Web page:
These workers have the potential to become “a significant source of transmission” for Covid-19 without even realizing it since most of the study showed no symptoms.
The analysis, published Thursday in the journal Occupations and Environment, is the first to demonstrate the significant asymptomatic infection rates, exposure risks, and psychology that grocery workers have felt in pandemic.
In the study, 20% of 104 grocery workers tested at a store in Boston in May tested positive cotton swabs.
This is a significantly higher infection rate than what has been seen in surrounding communities, the researchers said. Workers working with clients are five times more likely to be positive for Covid-19 than their colleagues in other positions.
But three out of four of those with a positive result have no symptoms.
The workers in the study tried to take precautions. Nearly all, 91% reported that they wear a mask during work and 77% report that they also wear a mask outside of work. However, only about 66% said that they can consistently practice away from society at work.
This inability to socialize has emotional as well as physical impact. Nearly one-quarter of workers in customer service reported anxiety and depression problems compared with 8% of workers who did not have contact with clients. Research shows that employees who work by bike, car or on foot are less depressed than those who use public transport.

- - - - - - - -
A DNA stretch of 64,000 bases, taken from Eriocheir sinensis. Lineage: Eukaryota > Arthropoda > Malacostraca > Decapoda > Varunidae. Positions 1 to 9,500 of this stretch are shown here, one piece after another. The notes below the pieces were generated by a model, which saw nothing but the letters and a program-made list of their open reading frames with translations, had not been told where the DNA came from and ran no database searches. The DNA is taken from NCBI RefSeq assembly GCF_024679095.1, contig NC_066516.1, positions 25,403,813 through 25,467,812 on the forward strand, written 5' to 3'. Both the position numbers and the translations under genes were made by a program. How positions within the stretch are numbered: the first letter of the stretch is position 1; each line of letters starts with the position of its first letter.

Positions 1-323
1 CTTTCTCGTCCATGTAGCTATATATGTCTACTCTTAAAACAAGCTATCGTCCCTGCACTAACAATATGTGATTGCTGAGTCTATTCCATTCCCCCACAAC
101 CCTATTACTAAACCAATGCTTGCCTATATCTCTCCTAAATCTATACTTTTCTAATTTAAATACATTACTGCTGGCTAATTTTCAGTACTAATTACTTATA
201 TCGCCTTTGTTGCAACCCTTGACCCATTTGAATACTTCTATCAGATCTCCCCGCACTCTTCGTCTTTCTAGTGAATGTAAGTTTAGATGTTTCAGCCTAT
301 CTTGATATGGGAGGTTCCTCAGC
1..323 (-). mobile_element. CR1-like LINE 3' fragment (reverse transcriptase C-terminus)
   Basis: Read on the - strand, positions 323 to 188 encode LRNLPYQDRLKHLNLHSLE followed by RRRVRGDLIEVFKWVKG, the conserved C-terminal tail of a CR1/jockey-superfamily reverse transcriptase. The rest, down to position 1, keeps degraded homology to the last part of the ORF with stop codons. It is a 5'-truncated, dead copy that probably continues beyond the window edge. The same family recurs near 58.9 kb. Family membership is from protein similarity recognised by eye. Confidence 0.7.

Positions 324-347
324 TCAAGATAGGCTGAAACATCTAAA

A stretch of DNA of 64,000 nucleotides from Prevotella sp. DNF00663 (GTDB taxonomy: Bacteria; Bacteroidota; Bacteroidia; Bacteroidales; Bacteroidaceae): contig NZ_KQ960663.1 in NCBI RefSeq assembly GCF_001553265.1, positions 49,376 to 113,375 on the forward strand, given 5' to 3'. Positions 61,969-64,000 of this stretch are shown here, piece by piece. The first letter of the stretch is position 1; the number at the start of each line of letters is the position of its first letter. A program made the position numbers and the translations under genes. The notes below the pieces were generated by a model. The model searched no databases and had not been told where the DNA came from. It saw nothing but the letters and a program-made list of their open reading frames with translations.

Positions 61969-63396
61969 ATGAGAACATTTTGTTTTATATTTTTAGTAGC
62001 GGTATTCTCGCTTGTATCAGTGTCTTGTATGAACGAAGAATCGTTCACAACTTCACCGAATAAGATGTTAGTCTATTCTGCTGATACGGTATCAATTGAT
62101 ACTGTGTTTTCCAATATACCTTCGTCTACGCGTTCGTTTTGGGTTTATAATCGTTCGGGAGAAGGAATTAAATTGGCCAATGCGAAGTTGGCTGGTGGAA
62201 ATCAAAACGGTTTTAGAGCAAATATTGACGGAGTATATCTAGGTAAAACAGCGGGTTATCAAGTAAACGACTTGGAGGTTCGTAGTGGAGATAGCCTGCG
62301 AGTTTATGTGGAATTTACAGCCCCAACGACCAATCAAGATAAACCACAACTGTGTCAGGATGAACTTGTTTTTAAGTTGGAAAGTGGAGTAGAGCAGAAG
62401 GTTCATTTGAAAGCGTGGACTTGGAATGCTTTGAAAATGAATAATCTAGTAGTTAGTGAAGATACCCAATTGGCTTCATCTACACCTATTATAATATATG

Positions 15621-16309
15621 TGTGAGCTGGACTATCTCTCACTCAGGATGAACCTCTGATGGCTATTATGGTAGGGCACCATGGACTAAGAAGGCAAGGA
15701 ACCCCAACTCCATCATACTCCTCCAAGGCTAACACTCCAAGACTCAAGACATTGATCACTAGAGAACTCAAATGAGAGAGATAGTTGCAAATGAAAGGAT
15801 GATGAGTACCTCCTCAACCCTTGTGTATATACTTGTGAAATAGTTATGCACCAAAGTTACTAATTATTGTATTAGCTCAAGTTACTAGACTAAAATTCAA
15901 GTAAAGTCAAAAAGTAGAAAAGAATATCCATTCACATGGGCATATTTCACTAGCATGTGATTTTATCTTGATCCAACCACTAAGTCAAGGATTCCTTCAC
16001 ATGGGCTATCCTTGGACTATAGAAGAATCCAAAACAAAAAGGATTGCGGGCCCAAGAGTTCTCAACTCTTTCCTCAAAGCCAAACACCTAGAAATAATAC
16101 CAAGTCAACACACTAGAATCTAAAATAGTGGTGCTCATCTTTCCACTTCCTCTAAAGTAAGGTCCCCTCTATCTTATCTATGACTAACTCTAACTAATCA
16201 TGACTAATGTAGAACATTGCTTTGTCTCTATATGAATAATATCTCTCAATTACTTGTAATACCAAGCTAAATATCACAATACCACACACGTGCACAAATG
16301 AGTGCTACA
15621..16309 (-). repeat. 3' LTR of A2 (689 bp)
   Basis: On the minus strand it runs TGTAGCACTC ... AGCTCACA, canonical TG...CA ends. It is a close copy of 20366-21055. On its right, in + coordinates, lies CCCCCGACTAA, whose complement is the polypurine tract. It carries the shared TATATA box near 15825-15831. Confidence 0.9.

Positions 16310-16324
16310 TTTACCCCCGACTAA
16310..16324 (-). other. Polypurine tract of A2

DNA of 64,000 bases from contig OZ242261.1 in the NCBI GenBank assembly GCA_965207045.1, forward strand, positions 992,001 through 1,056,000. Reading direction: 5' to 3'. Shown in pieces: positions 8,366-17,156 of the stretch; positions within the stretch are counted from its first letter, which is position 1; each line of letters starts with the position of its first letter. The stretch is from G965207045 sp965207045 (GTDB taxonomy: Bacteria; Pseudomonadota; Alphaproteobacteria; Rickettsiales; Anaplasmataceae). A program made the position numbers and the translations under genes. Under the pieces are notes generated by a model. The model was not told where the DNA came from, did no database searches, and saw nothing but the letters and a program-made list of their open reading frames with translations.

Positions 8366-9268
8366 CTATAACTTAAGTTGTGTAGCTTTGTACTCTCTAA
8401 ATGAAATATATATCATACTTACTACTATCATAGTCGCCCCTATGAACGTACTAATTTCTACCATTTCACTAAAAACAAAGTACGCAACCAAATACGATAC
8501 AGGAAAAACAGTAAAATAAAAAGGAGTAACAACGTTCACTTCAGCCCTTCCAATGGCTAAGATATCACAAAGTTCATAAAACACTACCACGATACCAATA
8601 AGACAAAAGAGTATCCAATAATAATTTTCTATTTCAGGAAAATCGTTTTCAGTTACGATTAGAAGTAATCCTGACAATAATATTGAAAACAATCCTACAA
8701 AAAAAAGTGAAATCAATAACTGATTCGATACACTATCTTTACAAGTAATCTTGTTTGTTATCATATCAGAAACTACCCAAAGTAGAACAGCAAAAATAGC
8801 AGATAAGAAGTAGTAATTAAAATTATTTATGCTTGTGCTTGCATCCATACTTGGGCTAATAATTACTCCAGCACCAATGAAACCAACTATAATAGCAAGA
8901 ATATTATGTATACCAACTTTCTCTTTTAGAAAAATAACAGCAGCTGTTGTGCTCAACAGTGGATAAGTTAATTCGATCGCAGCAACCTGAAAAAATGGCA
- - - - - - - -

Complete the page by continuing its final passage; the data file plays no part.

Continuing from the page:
“If you’re in an environment where you’re standing in front of a client, you can’t be taller than six feet, and that’s really stressful for the employees in need,” Yang said.
At least 108 grocery workers died and more than 16,300 were infected or exposed to Covid-19, the International Food and Trade Workers’ Union, or UFCW, said Thursday. Trade unions represent 1.3 million employees.
Yang said he hopes the study will motivate the government and store owners to provide better guidance, periodic checks and protections to grocery store employees.
There is already a national movement to designate grocery workers as first responders, which will give them priority access to personal protective and inspection equipment.
Non-union grocery workers often have little or no health care insurance, meaning they could face expensive healthcare bills if they contract with Covid-19.
Some states have increased support for grocery workers by increasing access to child care and requiring shoppers to wear masks. According to the UFCW, three states provide free inspection services to these workers and four states provide workers’ compensation, but neither state provides full first respondent status to grocery workers. and inconsistent rules across states.
“We spend a lot of time talking about the medical staff and they are important, but we are missing out on a lot of the puzzle if we don’t look at the exposure of the non-caregivers,” Yang said. health. “Their voices are really not being heard. I think it’s important to make this public so that government agencies and store owners can take this and see that they should protect their employees. more.”